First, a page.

View Full Version : American Pilots view of TWA Pilot merger.

Ignition Override
11th Aug 2001, 05:08
Do many American Airlines pilots feel that most TWA pilots should go to the bottom of their seniortiy list, whether the TWA pilots are given five or so years of "seat protection" or not? Maybe such protection would prevent any downward displacements later.

I chatted last Wednesday night with an American crew in a Nashville Doubletree Hotel, and one of the pilots felt that such a situation would be fair to the TWA pilots because "we saved their butts", or similar words. What he meant was that any job for the TWA pilots was fair, because TWA, having been drained of vital cash flow by Carl Icahn, was about to go out of business. AMR agreed to purchase TWA, but one condition was that TWA file Chapter 11 (bankruptcy). Maybe some AMR pilots feel that the previous 40% pay cuts taken by TWA pilots, in order to help save their company, does not count for anything. That same American captain did not mention that AMR gained many aircraft and valuable gates/slots at numerous airports. Maybe that counts for nothing, in the eyes of some line pilots.

Interesting rationale is often used to justify shafting your fellw pilots. Many "redbook" NWA pilots wanted to do this to Republic's pilots, and it actually happened when Piedmont Airlines bought Empire. Years after the NWA/Republic merger, the NWA company paper, "Passages", finallt admitted that NWA needed the Republic hub feed, in order to survive.

Do most American pilots feel the same way about TWA, or are they just nervous about the seniority of many TWA pilots? It is interesting how so many pilots believe in seniority by date-of-hire, but only if it benefits their own career progression, i.e. widebodies...never mind that after mergers take place everyone at Brand X Airlines receives a paycheck from the same company and wears the same uniforms, in exchange for contracted services worked out under a joint contract.

[ 11 August 2001: Message edited by: Ignition Override ]

flite idol
11th Aug 2001, 05:17
Don the tin hats.!

Blue & White
11th Aug 2001, 06:23
I like most American pilots feel that TWA is asking for way too much. Being only hours from hitting the street is not my definition of a premier airline.
Yes at one time they WERE a good airline and I know the guys have paid their dues, but that doesn't mean an American guy should give up his/her seniority to give them a job. Look what TWA is gaining!!
Nearly a 75% increase in pay, retirement, job security and better work rules.........and they want seniority to (I don't think so). Staple their butts to the bottom of the list....enough is enough. If they don't like it, then hit the streets and find another job. BTW, American is not taking a lot of their aircraft. If the shoe was on the other foot, they would treat us like they did Ozark.

[ 11 August 2001: Message edited by: Blue & White ]

11th Aug 2001, 07:35
I can understand the feelings of the AA guys, however, remember a few truisms:

What goes around, comes around. and

Be nice to the people you pass on your way up, you'll meet them again on your way down.

So keep the inflamatory rethoric to a minimum .

dallas dude
11th Aug 2001, 07:35
From an AA pilot's view, here's a little perspective...

To quote the original TWA merger committee Chairman when offered the possibility of a career length fence around TWA's fleet (i.e. TWA pilots would "fly" their career as a TWA pilot) the guy said "No way. We don't want to be stuck in a St Louis pilot ghetto!".

So, basically, they no longer want a TWA pilot's career, they want an AA pilot's career.

Their "rightful place" merger is based on neighbourhood scenarios. AA's neighbourhood is Saks 5th Avenue (or Harrods). TWA's neighbourhood was Walmart (or Woolworths).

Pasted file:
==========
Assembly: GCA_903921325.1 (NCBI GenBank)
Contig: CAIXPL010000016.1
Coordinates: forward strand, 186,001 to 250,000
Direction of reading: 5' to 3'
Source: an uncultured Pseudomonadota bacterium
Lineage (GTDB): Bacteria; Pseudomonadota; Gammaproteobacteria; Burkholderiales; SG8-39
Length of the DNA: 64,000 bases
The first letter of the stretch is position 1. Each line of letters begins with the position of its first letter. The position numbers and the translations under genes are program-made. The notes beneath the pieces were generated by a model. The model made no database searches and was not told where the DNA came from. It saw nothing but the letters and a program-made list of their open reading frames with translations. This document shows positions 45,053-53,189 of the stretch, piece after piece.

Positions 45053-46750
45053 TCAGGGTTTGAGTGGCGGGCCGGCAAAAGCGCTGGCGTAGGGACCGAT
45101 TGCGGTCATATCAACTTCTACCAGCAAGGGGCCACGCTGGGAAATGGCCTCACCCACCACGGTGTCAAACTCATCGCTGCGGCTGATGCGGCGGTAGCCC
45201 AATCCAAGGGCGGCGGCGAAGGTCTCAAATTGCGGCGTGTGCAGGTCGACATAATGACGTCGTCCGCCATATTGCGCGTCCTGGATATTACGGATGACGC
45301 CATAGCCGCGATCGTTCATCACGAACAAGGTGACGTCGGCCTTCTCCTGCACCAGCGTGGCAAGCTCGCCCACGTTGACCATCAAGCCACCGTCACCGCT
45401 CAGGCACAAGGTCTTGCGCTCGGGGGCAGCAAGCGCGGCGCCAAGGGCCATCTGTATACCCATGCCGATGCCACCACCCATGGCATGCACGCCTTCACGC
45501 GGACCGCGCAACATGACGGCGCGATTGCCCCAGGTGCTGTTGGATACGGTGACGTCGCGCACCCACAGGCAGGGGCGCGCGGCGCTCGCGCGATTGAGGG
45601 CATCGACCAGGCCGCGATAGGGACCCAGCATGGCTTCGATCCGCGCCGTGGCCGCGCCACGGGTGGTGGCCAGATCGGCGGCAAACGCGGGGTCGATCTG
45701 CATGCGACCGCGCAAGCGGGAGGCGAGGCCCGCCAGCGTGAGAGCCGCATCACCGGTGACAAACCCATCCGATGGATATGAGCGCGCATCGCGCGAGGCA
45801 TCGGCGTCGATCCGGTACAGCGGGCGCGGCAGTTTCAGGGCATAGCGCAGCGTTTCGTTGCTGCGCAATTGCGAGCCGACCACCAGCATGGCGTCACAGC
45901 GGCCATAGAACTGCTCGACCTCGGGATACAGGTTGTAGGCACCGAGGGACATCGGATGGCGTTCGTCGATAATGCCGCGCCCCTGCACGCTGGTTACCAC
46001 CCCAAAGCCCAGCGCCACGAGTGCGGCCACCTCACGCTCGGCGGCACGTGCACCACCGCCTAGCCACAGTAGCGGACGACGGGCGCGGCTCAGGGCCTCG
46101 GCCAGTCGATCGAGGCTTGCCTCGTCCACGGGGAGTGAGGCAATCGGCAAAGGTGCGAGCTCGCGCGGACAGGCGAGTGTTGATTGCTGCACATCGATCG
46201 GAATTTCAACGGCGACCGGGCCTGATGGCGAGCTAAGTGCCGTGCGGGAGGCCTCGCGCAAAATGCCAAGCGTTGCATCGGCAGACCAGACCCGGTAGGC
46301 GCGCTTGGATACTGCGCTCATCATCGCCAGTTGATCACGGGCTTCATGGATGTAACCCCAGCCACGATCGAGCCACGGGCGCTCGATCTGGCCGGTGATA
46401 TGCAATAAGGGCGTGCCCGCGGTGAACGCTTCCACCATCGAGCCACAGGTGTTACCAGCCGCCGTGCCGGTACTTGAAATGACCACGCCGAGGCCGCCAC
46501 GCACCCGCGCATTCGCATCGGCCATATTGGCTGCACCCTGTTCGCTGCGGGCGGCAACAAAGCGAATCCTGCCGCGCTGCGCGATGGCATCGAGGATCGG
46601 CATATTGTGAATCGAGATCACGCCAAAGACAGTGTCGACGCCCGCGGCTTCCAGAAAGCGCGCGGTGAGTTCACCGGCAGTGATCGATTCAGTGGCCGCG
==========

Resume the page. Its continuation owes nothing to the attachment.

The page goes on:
I don't blame them for asking for the moon. If you don't ask you WON'T get.

A little realism would be nice, though.

TWA's pilots are in no way second rate. Their airline certainly was though. They'll hit the jackpot wherever they end up and make no mistake!


dallas dude
11th Aug 2001, 07:39

Be sure and apply that phrase to the TWA folks that hosed the Ozark pilots.

It may well apply!


11th Aug 2001, 07:40
.....just about what you would expect from an AA pilot. He of course wants the senior TWA Captains' position.
And this from the guys that nearly bankrupted their own (APA) union with the court ruled illegal action.

11th Aug 2001, 19:57
Actually AA could have waited until TWA ground to a halt. Then pick the carrier's plum assets at bargain prices without absorbing TWA's debts. The costly headache of integrating unionized employe groups would have been avoided. Shrewd business decision. But the new AA management was kinder. :cool:

Norman Stanley Fletcher
11th Aug 2001, 20:05
The real and dreadful side of human nature is on display here. All talk of unity, justice, brotherhood etc etc..... all worth nothing when the mighty dollar is up for grabs. This is the same mentality that saw first class passengers on the Titanic stand gratefully by as steerage passengers were chained below decks to ensure the 'right' people got to the life boats.

A deeply unpleasant spectacle - made all the worse by the fact that the TWA guys would have done exactly the same in the position as AMR pilots. As an earlier contributor said - what goes around comes around. Bewarned!

11th Aug 2001, 20:15
If our airline were to be taken over tomorrow (or saved to be more precise) I would not have a problem going to the bottom of the seniority list of the saviour company. Indeed I beleive most pilots would be greatful to keep their job and livelihood intact.

A quick reality check may be in order here.

Blue & White
11th Aug 2001, 21:17
You hit the nail on the head. The airline business is a dog eat dog world and you have to protect your position. I did work for Atlas Air for two years and some of us thought FedEx would buy us out. In turn, we fully expected to go to the bottom of the seniority list.......which was better than the position we were at Atlas.
For the TWA guys, just sit back and look at what you're gaining. Remember you were ACQUIRED not merged......be thankful you have a job. What are the A/A guys gaining in this deal.....(zippo). Remember, you could be operated separate like Eagle and negotiate your own contract........food for thought.